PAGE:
"Good faith" means honesty in fact in the conduct or transaction concerned. N.J.S.A. 12A:1-201(19). Plaintiff testified that his customary practice is not to call to verify each check because of the volume of checks cashed each month. Plaintiff maintains a listing of companies for whom he will cash checks, and verifies checks from unknown companies, usually by calling the payor/bank to verify that there are sufficient funds in the account. An additional criteria used by plaintiff, in determining whether to call the maker, is the size of the check, but plaintiff testified that the amounts here were not large enough to prompt him to call. I

[267 NJSuper Page 208]

find that the customary practices of plaintiff constitute a showing of good faith.

"Good faith is determined by looking to the mind of the particular holder." General Investment Corp. v. Angelini, 58 N.J. 396, 403, 278 A.2d 193 (1971), citing New Jersey Study Comment 1B to N.J.S.A. 12A:3-302, at p. 134; Breslin v. New Jersey Investors, Inc., 70 N.J. 466, 471, 361 A.2d 1 (1976). The study comment points out that most courts, including New Jersey's, have adopted the "white heart" test, where good faith is determined by looking to the state of mind of the particular holder who is claiming to be a holder in due course, not what the state of mind of a prudent man should have been. Breslin, supra at 471, 361 A.2d 1. "The test is neither freedom from negligence in entering into the transaction nor awareness of circumstances calculated to arouse suspicions either as to whether the instrument is subject to some defense not appearing on its face or whether the promise to pay is not as unconditional as it appears therein." General Investment Corp., supra 58 N.J. at 403, 278 A.2d 193, citing Joseph v. Lesnevich, 56 N.J. Super. 340, 348, 153 A.2d 349 (App. Div.1959). The test is a subjective standard, and given the above stated facts, there is no evidence presented which indicates that plaintiff was aware or even had any reason at all to suspect that a fraud was being perpetrated.

Defendant argues that the face of the checks themselves should have put plaintiff on notice that the checks were forgeries. As examples of the differences in the forged checks from real checks, defendant points to the signature stamp of an unknown person, that the check is completed by a typewriter and not the normal computer generated print, and that the signature is not printed in tricolor as with the authentic checks of the department. Defendant testified that because plaintiff had cashed Hudson County Probation Department checks in the past, these differences should have been noticed.

I find that plaintiff's having cashed Hudson County Probation Department checks in the past is evidence of plaintiff's good faith

[267 NJSuper Page 209]

belief in the authenticity of these checks, rather than proof that plaintiff had constructive notice of the forgeries. The Uniform Commercial Code states that a purchaser is on notice of a claim or defense to the instrument if it is "so incomplete, bears such visible evidence of forgery or alteration, or is otherwise so irregular as to call into question its validity, terms or ownership." N.J.S.A. 12A:3-304. While I do not doubt that the differences cited by defendant in the forged checks were obvious and apparent to the payor, I find that they are not of such significance on the face of the checks as to alert one who sees thousands of different checks per month, in possibly equally as many different forms. It is unreasonable to hold plaintiff to remember the named signature on the check or the type or color of print. Given all of the above, I find that plaintiff is entitled to the rights of a holder in due course.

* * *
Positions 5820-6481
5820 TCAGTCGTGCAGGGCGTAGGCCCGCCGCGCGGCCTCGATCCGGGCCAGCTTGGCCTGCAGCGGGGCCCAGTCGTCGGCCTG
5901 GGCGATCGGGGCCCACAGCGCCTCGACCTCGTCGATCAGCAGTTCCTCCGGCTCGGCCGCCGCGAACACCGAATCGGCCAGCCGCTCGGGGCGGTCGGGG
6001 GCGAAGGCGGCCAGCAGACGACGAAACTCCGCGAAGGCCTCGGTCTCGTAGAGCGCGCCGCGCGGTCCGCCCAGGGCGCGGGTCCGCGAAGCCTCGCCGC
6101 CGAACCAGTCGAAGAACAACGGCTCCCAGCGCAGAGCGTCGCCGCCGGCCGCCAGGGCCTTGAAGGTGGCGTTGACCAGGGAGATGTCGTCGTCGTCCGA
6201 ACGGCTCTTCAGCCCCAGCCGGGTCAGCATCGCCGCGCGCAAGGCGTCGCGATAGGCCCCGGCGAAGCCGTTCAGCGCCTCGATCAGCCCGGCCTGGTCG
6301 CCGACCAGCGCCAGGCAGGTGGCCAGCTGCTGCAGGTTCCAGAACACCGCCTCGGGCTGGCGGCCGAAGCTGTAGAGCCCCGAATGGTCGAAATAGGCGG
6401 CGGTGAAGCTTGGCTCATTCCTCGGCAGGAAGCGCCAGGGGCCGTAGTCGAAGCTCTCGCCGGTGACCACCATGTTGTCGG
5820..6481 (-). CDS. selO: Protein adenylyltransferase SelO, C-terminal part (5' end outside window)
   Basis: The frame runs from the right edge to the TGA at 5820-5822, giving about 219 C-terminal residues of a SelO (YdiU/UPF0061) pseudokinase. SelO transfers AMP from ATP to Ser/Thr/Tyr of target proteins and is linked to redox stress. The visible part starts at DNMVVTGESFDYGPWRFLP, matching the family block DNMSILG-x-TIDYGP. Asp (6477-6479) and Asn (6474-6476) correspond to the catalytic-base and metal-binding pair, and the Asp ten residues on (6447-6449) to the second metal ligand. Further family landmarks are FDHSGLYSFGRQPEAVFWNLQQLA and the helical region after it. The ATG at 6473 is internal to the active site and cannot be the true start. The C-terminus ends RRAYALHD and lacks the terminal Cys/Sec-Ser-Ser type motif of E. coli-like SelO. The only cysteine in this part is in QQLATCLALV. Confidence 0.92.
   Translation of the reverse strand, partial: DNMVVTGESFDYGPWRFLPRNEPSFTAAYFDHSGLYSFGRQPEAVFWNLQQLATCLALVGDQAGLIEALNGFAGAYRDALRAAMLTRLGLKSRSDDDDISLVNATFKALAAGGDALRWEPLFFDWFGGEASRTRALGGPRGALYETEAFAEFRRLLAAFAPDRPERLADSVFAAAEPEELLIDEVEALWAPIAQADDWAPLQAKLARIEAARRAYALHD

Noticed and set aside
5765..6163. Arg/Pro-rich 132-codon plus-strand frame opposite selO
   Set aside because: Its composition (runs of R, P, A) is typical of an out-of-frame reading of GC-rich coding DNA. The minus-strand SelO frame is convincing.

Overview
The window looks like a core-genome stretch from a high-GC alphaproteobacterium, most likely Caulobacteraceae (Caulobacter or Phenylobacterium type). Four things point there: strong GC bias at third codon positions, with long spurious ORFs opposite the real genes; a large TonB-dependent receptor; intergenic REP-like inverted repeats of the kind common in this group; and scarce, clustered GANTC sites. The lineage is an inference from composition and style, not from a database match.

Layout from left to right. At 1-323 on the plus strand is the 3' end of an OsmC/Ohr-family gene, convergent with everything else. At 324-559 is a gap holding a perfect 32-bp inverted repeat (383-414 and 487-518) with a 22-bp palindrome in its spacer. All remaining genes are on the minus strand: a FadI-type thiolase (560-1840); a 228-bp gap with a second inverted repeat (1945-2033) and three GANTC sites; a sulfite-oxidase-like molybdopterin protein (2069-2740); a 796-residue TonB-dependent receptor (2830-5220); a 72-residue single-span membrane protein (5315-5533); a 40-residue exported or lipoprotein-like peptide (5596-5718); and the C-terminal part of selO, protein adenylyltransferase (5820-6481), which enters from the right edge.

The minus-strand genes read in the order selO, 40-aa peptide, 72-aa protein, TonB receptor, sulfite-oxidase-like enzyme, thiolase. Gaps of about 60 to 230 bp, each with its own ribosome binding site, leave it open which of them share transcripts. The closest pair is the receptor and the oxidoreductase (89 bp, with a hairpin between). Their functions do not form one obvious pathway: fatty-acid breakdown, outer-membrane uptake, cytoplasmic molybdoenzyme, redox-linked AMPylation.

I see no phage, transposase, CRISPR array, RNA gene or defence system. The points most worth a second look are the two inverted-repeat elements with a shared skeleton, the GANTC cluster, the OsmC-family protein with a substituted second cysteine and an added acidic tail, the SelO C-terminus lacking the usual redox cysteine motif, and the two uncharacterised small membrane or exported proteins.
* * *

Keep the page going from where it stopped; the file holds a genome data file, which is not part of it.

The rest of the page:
Accordingly, in finding that plaintiff has the status of a holder in due course, I find that under several provisions of the Uniform Commercial Code defendant is liable plaintiff. Generally stated, and most simply, if plaintiff is a holder in due course, the defense of theft must fail. N.J.S.A. 12A:3-305 and 3-306(d); O.P. Ganjo, Inc. v. Tri-Urban Realty Co., Inc., 108 N.J. Super. 517, 522-23, 261 A.2d 722 (Law Div.1969).

N.J.S.A. 12A:3-115, addressing incomplete instruments states: "(2) If the completion is unauthorized the rules as to material alteration apply (12A:3-407), even though the paper was not delivered by the maker or drawer;"

N.J.S.A. 12A:3-407(1)(b) defines the unauthorized completion of an incomplete instrument as a material alteration. The rule further states: "(3) A subsequent holder in due course may in all cases enforce the instrument according to its original tenor, and when an incomplete instrument has been completed, he [sic] may enforce it as completed."

"A holder in due course sees and takes the same paper, whether it was complete when stolen or completed afterward by the thief,

[267 NJSuper Page 210]

and in each case he [sic] relies in good faith on the maker's signature. The loss should fall upon the party whose conduct in signing blank paper has made the fraud possible, rather than upon the innocent purchaser." Uniform Commercial Code Comment 5 to N.J.S.A. 12A:3-115.

Additionally, the Code provides that

[A]ny person who by his [sic] negligence substantially contributes to a material alteration of the instrument or to the making of an unauthorized signature is precluded from asserting the alteration or lack of authority against a holder in due course or against a drawee or other payor who pays the instrument in good faith and in accordance with the reasonable commercial standards of the drawee's or payor's business. [ N.J.S.A. 12A:3-406.]